I’m in Balzac’s Coffee at the Toronto Reference Library for the first meeting of the Shut Up and Write group. I hoped to have my first cup of Atwood Blend to infuse me with with writing genius, but Atwood isn’t on tap.
I look down the table at my interesting group of fellow wordsmiths, only one of whom I know: queer, straight, young, not so young, poets, novelists, playwrights. At this moment, it doesn’t matter that I am going through a period of discontent within my own small corner of the writing world. Today I am part of something, with others like me in at least one aspect of their lives: the desire to communicate through the written word.
It is what started to percolate inside me as I helped put together Canadian Lesfic. On CL I am collaborating with five women I’ve never met, never spoken to outside of emails. Apart from our periodic blog contributions, our work is focused on the communal project that will benefit us and other writers. Despite the differences in the two group experiences, the similarity of the impact on me is amazing.
It’s a good idea to break out of the cocoon, and communicate through spoken words, ideas and activities that will help you grow as a writer. And it’s important to do these things with others who are also involved in the act of creating. In the end, that sense of community benefits us all, readers as well as writers.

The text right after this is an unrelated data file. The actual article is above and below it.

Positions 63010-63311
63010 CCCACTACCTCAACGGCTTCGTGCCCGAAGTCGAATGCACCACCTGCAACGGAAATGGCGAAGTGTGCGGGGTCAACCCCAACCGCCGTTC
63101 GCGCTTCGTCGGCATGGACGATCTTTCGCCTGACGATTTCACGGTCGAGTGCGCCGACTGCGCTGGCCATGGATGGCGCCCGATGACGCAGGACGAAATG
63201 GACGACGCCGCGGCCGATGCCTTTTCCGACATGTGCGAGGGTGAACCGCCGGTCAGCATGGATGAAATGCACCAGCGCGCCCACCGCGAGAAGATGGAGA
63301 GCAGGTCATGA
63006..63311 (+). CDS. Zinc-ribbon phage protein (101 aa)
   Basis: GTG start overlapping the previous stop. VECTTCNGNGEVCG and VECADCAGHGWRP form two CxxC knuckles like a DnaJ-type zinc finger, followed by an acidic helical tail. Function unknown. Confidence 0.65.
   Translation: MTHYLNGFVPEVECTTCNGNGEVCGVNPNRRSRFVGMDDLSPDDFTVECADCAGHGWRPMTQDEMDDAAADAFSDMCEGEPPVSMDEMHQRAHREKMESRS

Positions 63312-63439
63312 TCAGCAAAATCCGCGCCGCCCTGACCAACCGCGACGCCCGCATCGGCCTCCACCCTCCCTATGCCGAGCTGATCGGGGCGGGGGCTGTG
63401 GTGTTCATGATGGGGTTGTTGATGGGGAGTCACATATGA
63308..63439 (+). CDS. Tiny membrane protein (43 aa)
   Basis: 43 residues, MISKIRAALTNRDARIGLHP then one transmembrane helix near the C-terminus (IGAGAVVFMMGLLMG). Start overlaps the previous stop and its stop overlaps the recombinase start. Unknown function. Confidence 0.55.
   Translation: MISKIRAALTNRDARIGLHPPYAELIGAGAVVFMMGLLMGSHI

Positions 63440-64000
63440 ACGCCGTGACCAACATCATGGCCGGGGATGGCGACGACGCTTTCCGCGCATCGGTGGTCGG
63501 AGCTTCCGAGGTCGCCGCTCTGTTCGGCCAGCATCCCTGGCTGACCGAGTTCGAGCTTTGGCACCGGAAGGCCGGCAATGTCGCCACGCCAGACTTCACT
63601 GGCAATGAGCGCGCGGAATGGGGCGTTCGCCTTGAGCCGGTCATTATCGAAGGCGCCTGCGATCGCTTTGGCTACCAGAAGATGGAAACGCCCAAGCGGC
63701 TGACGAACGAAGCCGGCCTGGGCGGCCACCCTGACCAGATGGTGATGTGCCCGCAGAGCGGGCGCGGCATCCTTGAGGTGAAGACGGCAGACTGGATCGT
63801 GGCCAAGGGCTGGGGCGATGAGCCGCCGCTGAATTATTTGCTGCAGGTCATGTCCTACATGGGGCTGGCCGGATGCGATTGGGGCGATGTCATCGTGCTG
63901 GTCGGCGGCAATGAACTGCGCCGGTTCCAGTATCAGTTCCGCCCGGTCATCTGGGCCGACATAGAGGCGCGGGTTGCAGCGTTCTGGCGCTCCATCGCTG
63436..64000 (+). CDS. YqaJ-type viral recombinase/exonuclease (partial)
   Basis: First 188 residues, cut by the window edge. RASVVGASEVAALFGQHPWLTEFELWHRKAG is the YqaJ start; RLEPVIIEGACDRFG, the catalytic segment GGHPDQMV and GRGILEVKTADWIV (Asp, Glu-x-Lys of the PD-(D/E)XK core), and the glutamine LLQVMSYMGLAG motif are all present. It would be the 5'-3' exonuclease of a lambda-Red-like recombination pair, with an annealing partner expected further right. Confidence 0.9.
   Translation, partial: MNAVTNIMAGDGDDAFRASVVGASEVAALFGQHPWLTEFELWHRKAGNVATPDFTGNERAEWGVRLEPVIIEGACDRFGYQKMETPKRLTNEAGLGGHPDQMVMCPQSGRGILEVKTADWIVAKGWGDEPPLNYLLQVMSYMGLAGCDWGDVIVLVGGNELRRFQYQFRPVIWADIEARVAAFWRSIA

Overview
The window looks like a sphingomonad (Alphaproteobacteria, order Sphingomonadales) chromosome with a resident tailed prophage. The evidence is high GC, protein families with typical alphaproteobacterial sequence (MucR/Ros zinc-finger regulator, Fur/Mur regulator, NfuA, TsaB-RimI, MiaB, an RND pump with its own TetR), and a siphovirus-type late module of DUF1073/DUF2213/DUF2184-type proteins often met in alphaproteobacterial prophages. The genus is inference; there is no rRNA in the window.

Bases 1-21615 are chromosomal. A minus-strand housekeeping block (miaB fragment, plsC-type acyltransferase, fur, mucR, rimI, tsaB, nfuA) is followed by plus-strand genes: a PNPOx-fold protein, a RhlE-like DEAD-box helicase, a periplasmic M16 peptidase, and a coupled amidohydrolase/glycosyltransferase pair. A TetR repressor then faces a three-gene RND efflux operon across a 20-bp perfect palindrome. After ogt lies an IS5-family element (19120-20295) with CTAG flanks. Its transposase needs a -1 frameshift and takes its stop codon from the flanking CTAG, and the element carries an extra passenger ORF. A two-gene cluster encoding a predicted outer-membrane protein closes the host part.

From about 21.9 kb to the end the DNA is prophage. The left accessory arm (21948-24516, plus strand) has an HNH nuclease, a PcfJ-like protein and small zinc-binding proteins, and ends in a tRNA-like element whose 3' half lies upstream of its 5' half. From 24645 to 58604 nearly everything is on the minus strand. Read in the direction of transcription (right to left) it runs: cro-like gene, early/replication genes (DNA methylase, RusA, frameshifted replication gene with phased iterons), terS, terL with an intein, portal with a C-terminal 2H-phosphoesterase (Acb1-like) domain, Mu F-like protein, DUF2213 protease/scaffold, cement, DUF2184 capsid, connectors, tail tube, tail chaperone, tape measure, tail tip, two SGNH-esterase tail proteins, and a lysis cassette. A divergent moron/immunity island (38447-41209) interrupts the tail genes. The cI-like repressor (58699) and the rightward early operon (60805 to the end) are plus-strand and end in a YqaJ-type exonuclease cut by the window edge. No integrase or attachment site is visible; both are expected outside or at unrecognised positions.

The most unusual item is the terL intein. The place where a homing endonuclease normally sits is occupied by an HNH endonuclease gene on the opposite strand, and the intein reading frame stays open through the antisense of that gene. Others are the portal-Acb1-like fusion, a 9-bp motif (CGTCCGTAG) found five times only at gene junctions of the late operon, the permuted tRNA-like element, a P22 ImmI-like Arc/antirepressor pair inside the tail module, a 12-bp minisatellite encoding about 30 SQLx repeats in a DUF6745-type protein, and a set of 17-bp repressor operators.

In Canada it’s too easy for a writer, or any creator, to be swallowed up by the feeling of isolation. Just as it’s important for lesbians and others in the queer community, or any minority or marginalized group to see themselves represented in literature and other art forms, it’s important for us, the creators, to see our reflections from time to time. When published works aren’t enough to keep you going. When the solitude is too much, or the lack of financial reward gets you down. When lack of support from the establishment makes you question your value. Sometimes all it takes is looking at the young man who is sitting across from you struggling to improve a poem.
Today that young man is my reflection. I didn’t get my cup of Atwood Blend coffee. What I did get was a shot in the arm, a kick in the butt, a pat on the back. For a while at least, I won’t feel like I’m hopelessly and pointlessly floundering around in the quagmire of my own ideas.
I will come back to the group. Maybe I’ll be able to have a cup of Atwood Blend coffee next time. Maybe not. It doesn’t matter. I know I’ll be getting something more important.